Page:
I like this one because it is more straightforward, but we also have these strong diagonal lines coming in and converging at this point.

We also have them here a little bit, but these two diagonal lines are much more potent than this shorter one over here.

Now, as far as the foreground element, it’s plain, but the water’s color creates interest in the foreground.

So, this is the foreground, the middle ground. And then, of course, the background is the clouds.

So, we have depth in the image, which helps with this particular composition and this one. Now the color is excellent. I like this color.

Now, I didn’t manipulate the colors by changing the hue to get this green color that’s the natural color because the water is so shallow.

The color of the elements underwater and the blue water creates this greenish aqua type of color.

I did enhance it slightly with saturation and vibrance to make it more prominent, as well as some dodging and burning to make it a little bit brighter than it was at the time of capture.

Now, this last image here is my favorite.

Again, if we put a line down the middle, we can see that it could be more balanced.

Actually, I need to put that on the correct layer here.

So I’m gonna put a line right down the middle so it’s heavier on this side than this.

Not every image has to be perfectly balanced, but I like a little symmetry in my image.

And again, I like to make them cleaner and simpler by eliminating elements that aren’t helping the overall image.

In this case, the trees here distract from the primary subject, which is these cliffs right here or this cliff right here and these trees.

And I like the character of the sandstone cliffs right here.

And then our water here again is really shallow.

So what I did is, again, I moved closer to get in a bit tighter on the primary subject here, which is right here.

So that is the primary subject.

We have some leading lines with the elements under the water and the cliff’s edge that help direct our viewers into the rest of the image to the primary subject.

And we do have depth in here because we have our foreground elements here, our middle ground, and then our background again, so we have that depth.

Now, I do like the contrast and the colors in the storm clouds that are starting to dissipate at this point in time.

And we have this little glow from the sun coming through.

And I really love this image.

I took over a thousand images from this trip, and this is my favorite one again.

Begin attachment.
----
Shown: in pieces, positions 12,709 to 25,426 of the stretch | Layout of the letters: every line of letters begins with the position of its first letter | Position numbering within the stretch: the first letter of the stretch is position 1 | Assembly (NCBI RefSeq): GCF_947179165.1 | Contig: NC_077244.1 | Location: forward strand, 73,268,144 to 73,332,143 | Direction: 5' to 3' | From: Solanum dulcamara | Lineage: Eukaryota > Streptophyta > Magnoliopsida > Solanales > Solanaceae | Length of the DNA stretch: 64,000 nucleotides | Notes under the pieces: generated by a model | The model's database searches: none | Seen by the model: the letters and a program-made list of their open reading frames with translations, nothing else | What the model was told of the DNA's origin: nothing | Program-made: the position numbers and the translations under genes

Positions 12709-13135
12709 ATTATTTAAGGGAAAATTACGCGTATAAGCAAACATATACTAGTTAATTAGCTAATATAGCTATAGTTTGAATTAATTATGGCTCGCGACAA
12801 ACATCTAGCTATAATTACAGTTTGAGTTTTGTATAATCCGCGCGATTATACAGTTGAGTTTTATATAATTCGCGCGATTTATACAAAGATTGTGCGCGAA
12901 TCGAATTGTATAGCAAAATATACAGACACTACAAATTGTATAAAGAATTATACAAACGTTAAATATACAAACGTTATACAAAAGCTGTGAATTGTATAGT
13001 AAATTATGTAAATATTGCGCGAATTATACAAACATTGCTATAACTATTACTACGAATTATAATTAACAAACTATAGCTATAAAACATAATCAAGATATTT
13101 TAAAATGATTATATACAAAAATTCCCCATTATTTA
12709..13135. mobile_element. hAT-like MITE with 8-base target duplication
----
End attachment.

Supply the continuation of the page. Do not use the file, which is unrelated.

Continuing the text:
Let me know which one you like better, trees or no trees.

The answer is no in terms of whether the scratched filter degraded any of these images.

I zoomed in 100, 200, and 400% and saw no degradation from the scratched filter.

I will continue using it and don’t need to get rid of it until some significant heavy scratches become visible on my images.

Until then, I’m gonna continue using it.

If you are new to CPL and ND filters or are still determining what they are, they can improve your images.

To learn more about them, I created this video tutorial explaining what they are and how they can improve your images.

Thanks for watching, and have an awesome day.

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A 30-year photography pro with a desire to help you achieve your creative vision! Facebook | Youtube

One Response

  1. Parker, I am learning a lot about image composition from watching your tutorial. After reviewing many of my images, I’m amazed at how many objects show up on the image that I ignored when I framed the shot. I seem to struggle with tunnel vision! I know what image I am trying to capture. I see it, but I don’t often see the objects that clearly are a distraction until I get the images home and look at them on the computer. Then, it’s clear I ignored a lot of distracting elements that I should have anticipated. I could have moved objects. I could have moved the tripod. I could have chosen a telephoto lens. The post-processing takes a lot longer to clear the debris and wears me out. I don’t like the distraction of the fallen tree at the bottom of the first image you showed. I guess I like cleaner, simpler images too! Thanks for sharing!